Once again, Thelma Kouzes had a full house.
Over the decades, 174 international students from 34 countries have stayed in her Fairfax home. And on Wednesday she was surrounded by friends, family and two of her former students as her great-grandson blew out the candles of her 100th birthday cake.
A Kuwaiti woman who had stayed with Kouzes in the 1990s flew in for the celebration and brought her mother. Two others from Kuwait joined in through FaceTime. And the former Peruvian student standing by all of them was the one who helped bring this international cast of family and friends together for Kouzes’s party on Wednesday.
“It’s been a good life,” said Kouzes, who also helped place more than 400 international students with American families. “I’ve met a lot of people, which I enjoy, and that’s about all I know.”
Cecilia Williams was studying at Northern Virginia Community College when she came from Peru to live with Kouzes in 1989. Back then, it was Kouzes who took her to doctor appointments, Kouzes who did her laundry, and Kouzes who cooked her meals. Now Williams, 55, says it’s her turn to take care of the woman who spent the better part of a century taking care of everyone else.
“I don’t have the heart to leave her,” said Williams, Kouzes’s live-in caretaker. “It’s like a gratitude I have, and forever appreciation.”
Williams, who has lived with Kouzes for the past four years, fields messages for her from around the world. Via WhatsApp, former students reach out to check in on Kouzes’s health and ask to visit when they travel to America.
Kouzes stepped into her role as a host “mom” to students after her son Jim Kouzes, now 72, heard about the American Field Service at school and asked his parents if they’d like to host Aaro, a boy from Finland. They welcomed him in 1960, and they kept inviting others.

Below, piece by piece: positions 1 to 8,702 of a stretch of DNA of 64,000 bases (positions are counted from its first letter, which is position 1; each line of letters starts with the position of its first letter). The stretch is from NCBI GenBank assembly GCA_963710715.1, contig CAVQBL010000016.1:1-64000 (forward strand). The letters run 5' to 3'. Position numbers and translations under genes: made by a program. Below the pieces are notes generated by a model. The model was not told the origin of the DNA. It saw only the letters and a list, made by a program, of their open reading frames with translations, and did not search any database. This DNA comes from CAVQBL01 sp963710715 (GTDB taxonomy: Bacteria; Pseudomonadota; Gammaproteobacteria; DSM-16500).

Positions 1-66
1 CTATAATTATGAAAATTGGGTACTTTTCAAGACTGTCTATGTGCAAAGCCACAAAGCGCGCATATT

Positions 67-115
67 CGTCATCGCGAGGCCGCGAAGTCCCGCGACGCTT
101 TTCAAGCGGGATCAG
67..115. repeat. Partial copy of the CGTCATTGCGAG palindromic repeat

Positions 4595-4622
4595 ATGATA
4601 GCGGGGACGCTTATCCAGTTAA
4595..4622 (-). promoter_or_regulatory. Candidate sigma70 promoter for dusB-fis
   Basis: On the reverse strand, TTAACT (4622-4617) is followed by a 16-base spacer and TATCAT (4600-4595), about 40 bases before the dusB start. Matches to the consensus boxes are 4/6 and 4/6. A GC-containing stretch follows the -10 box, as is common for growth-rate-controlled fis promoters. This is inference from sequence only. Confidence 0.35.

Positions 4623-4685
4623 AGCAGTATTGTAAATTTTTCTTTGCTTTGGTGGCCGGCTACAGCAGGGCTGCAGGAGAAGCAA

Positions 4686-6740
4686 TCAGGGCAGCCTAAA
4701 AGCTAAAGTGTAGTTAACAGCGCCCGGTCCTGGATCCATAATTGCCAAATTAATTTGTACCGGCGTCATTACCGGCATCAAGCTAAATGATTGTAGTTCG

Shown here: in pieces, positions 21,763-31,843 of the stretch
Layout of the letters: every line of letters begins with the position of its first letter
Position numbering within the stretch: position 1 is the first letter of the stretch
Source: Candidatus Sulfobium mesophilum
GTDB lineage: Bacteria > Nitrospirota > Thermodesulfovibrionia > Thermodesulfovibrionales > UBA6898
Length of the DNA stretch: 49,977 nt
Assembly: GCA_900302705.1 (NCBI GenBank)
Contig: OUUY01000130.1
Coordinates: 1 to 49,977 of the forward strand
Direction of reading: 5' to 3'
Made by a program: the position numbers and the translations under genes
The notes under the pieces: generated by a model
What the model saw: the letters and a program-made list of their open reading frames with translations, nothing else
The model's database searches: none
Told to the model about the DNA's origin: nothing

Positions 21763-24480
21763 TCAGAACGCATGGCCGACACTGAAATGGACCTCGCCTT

Kouzes continued hosting students through her husband’s death in 1977 and chemotherapy for her colon cancer in 2002. “She always liked being a mother,” her son Richard Kouzes said.
Generations of families have come through the home, with former students sending their children to America to stay with Kouzes years later.
She has hosted students from Jordan, Iran and Peru, among other nations, and one of Kouzes’s “children” went on to become a Kuwaiti ambassador.
“I was ambassador, but she was my first ambassador,” said 72-year-old Abdul Hamid Al Awadhi, who spent decades as a career diplomat.
Kouzes helped him apply to college and hosted at least 10 of his brothers and sisters.
Williams watched Kouzes treat everyone coming in and out of the house like her own child. She helped them with science projects and history papers and drove them to school. She redecorated the basement bedroom in an Arabic-style design so the Kuwaiti students, and others, wouldn’t feel homesick.
These days, Williams doesn’t like to call herself a caretaker.
“I’m here because I love her, not because I’m an employee” she said.
The Kouzeses’ home always had a global focus. When her sons were young, Kouzes volunteered with the United Nations Association, and people from around the world would come over for dinner. Richard Kouzes said when he’d come home for college breaks he’d often share a room with other students, and Jim Kouzes eventually joined the Peace Corps in 1967.
The house was “a very interesting place to grow up,” Richard Kouzes said.
Now Richard Kouzes, 70, works as a nuclear physicist in Washington state, and his brother Jim is an author of more than 30 books on leadership and lives in California. He said it’s been difficult for them to live on the West Coast while his mother has required more care.